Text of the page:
“From everything we’ve heard, he’ll be back this week,” said Rogers. “Both of them are big backs, big, big body backs. They are downhill; reminds me of old-school Jerome Bettis. Bruisers. They have a big O-line, but we’ve been going against big O-lines all year. I would compare them to Camden’s O-line. They are going to cover you up and that big guy’s going to find the gap.”

In the passing game, Williams has two targets of note. CJ Daniels had the big game in the first round, eight catches for 154 yards and two touchdowns. The leading receiver for the season, though, is Jared Brown with 780 yards and 11 touchdowns.

“They are going to take what they need to take,” said Rogers. “In the Tift game, Tift did a good job with their D-line of taking the run away, and (Parkview) went to the pass. They have good receivers.”

The Colquitt County defense is coming off another game of not giving up an offensive touchdown. The only points allowed to North Cobb came on special teams via a blocked punt.

Three things about the Panther defense: First, West Forsyth scored 14 points, but all in the final 2:05 of regulation. Second, Mason Huntley was credited with three sacks in that same game. Third, Central Gwinnett features Skylar Adams, who ended up as the state’s leader in passing yards after the regular season. Parkview gave up 240 yards (21-for-30) to Adams, but intercepted him three times.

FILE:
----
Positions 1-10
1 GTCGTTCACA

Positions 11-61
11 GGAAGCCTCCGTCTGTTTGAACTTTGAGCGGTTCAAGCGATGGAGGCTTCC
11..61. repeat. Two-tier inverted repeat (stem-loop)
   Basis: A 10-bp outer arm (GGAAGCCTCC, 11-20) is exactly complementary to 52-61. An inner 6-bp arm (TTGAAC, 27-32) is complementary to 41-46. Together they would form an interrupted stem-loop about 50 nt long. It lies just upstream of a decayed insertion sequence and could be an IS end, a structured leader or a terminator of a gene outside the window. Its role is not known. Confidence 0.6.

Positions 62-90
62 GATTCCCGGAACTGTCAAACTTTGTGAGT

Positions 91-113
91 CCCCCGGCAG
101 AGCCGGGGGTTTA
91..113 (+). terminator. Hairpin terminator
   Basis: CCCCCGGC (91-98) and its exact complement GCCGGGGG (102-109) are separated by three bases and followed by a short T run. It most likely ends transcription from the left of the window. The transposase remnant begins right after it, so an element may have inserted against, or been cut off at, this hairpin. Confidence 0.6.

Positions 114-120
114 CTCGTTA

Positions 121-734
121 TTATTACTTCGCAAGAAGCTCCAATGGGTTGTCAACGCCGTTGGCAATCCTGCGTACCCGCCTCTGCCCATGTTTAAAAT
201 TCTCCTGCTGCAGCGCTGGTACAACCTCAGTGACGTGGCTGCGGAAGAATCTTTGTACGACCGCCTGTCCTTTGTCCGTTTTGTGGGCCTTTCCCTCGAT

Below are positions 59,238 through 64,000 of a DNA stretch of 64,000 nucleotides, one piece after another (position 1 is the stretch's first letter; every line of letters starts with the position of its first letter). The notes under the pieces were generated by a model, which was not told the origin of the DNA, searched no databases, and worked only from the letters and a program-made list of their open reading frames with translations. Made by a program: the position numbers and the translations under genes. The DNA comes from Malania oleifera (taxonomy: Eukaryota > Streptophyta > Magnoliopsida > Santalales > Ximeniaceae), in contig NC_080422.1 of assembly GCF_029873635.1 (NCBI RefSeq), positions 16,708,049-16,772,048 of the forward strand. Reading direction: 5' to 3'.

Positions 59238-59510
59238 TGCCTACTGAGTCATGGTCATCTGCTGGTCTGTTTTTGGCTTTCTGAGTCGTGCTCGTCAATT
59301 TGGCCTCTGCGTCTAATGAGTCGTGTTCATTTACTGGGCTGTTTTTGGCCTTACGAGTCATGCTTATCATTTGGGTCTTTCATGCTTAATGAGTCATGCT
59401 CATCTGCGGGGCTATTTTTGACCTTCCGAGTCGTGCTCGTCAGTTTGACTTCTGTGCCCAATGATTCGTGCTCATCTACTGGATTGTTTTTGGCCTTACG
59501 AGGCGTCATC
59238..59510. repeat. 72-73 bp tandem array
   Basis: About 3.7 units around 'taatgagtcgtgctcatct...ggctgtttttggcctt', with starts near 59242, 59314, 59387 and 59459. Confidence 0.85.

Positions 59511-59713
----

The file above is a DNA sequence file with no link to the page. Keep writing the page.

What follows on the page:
“It goes back to they have two guys in the secondary with Division I offers,” said Rogers. “They are very fast, athletic, break on balls well. (Up front) they will create little blitzes and match-up patterns to get one-on-one with your guards.

“We are going to have the win the line on defense, win first down. We have to get them off schedule. First down is going to be key, get them in long yard situations so they are not out there doing long, methodical drives keeping our people on the sideline. Offensively we have to win one-on-one battles. We have to hit those throws when we get it and establish a run game so they have to go to one-on-one battles.”

Rogers saw the Packers unable to get North Cobb off the field for a half, but the Warriors’ long, methodical drives did not result in points. He said the offense won those one-on-one’s in the second half, and North Cobb was worn down enough that Daijun Edwards was able to most of his 89 yards rushing.

Rogers said playoff games are going to be close for a half, and then it’s a matter of who can separate themselves closing it out.

The game at The Big Orange Jungle will also be the first for Colquitt on a grass field. Practice the last two days was on a Packer Park soccer field.

“We haven’t played on grass since the Columbia (Fla.) scrimmage game,” said Rogers. “We felt like we needed to get out here on a natural surface. I think it will be different (from synthetic turf) this time of year because natural fields get beat up so much. It’s a dormant growing season now. Especially after last Friday being so rainy, there’s no telling what it will be like.”